Saturday, September 05, 2009

“Interfering” in Clinical Practice

Eugene Litvak, professor of health care management at Boston University, has made a name for himself by becoming an expert in the way patients move through hospitals and by showing hospitals how they can become more efficient by improving that movement.

His story was the subject of an article in The Boston Globe that appeared on August 30, 2009 under the byline of veteran health reporter Scott Allen.

Late in the article, reporter Allen suggested two reasons why hospitals were so late in adopting Litvak’s approach, which is commonplace in other types of work. The first was that their monopolistic status meant that they didn’t have to. The second was that doctors and nurses are oriented to helping people, not to efficiency.

There is a third reason that Allen missed. The culture of health care has drawn a hard line between management and clinical practice. Managers were supposed to deal with non-clinical matters like finance and facilities while doctors, nurses, and other health professionals looked after the clinical functions of caring for patients, activities that managers were to stay out of. No manager interested in job security would want to be accused of “interfering” in clinical matters.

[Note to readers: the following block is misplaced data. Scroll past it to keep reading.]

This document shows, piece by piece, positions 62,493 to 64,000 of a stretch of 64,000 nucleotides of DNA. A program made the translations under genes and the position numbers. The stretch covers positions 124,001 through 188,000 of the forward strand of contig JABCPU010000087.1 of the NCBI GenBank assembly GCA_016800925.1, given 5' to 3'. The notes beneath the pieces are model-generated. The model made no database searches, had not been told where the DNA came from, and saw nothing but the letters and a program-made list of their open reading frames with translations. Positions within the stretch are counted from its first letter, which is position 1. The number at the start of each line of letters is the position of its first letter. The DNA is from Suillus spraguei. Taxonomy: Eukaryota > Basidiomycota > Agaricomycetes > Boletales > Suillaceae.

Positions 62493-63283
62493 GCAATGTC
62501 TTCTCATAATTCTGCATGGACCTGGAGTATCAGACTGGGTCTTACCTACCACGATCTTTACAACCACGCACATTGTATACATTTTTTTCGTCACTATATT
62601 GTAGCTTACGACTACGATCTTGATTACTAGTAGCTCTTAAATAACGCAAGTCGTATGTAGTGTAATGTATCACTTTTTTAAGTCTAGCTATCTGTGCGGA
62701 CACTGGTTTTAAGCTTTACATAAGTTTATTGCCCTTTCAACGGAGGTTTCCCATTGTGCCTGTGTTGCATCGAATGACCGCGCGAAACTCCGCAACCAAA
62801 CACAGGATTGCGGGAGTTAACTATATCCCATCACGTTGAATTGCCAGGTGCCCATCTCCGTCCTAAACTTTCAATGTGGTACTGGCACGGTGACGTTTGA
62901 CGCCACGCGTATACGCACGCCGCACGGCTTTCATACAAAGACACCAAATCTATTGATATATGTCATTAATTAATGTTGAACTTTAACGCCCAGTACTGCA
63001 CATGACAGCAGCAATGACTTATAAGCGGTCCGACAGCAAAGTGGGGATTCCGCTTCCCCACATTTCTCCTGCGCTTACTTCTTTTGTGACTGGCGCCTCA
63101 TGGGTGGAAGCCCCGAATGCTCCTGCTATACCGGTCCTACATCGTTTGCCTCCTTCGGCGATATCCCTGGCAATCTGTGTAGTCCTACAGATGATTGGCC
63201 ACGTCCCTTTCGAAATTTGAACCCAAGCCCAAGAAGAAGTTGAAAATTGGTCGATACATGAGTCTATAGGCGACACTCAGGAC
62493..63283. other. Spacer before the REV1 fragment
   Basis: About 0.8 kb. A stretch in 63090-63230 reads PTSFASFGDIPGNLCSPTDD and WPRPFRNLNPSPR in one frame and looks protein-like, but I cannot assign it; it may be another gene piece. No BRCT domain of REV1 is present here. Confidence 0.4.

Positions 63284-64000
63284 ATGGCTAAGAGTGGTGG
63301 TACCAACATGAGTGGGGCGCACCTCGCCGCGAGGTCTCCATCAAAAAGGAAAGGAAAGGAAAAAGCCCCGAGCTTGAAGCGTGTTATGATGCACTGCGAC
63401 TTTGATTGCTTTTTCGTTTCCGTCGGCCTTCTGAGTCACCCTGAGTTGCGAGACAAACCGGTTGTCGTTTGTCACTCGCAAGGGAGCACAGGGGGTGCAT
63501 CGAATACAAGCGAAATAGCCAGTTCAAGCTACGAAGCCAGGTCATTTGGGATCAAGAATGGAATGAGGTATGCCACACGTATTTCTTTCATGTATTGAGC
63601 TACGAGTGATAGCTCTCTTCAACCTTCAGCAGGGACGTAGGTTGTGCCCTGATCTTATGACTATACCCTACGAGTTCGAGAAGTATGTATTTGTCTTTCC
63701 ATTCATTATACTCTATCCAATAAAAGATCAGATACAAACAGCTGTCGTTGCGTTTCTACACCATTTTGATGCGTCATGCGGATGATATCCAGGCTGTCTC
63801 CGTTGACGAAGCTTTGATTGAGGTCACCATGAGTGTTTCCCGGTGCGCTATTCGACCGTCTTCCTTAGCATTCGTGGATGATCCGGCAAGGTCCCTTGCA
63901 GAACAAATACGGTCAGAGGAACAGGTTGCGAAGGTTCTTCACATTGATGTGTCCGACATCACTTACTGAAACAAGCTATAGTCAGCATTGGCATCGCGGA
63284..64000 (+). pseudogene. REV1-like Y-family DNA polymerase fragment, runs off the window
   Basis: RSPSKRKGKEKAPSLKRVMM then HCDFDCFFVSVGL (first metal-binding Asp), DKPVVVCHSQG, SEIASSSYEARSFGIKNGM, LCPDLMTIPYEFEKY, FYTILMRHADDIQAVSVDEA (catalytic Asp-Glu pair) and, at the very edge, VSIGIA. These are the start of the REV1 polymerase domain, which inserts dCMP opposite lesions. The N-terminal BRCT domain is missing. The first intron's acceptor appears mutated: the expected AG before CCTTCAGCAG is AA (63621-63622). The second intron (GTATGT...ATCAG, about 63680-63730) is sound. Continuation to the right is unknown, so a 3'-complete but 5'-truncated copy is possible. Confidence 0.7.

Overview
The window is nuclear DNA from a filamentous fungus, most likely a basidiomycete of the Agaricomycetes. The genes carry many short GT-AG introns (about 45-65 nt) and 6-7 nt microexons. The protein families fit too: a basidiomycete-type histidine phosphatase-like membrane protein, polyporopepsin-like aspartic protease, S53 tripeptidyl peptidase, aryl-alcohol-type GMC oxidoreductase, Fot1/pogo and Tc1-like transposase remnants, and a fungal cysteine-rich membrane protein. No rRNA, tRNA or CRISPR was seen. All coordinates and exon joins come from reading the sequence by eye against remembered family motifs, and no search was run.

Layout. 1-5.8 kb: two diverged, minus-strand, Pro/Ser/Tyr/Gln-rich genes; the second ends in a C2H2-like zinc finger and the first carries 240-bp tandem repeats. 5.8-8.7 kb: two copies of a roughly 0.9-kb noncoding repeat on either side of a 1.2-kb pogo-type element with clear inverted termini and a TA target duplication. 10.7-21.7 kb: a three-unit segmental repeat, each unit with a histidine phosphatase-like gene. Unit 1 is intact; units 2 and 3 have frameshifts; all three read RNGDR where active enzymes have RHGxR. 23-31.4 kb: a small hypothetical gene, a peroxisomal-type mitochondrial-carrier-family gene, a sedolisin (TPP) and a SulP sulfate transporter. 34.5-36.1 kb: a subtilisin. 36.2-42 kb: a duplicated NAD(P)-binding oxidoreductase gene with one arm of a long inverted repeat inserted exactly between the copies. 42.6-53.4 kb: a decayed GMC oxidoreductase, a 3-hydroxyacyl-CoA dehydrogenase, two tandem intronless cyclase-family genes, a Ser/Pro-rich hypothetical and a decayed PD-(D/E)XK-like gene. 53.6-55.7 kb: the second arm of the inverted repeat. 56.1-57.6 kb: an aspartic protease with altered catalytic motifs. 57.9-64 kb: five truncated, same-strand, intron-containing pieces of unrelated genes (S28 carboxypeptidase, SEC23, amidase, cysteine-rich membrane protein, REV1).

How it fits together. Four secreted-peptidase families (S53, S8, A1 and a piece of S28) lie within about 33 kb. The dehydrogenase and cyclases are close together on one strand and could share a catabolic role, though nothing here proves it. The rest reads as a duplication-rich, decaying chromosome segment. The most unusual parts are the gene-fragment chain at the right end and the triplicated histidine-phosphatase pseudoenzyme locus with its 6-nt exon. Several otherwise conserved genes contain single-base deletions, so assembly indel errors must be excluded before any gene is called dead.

There being no way to apply established management practices to patient flow or other clinical processes without “interfering” in what the professionals do, those aspects of patient care have in general not been subjected to “management” as that term is generally understood.

Economic and other pressures are causing that to change, if ever so slowly. For reasons only lightly explored in the article, Professor LItvak has managed to become engaged in activities that heretofore have been off-limits to non-clinical “outsiders.”

Those seriously interested in reforming the cost of health care ought to study Professor Litvak’s work in order to learn how to go about expanding the sort of work he is doing.

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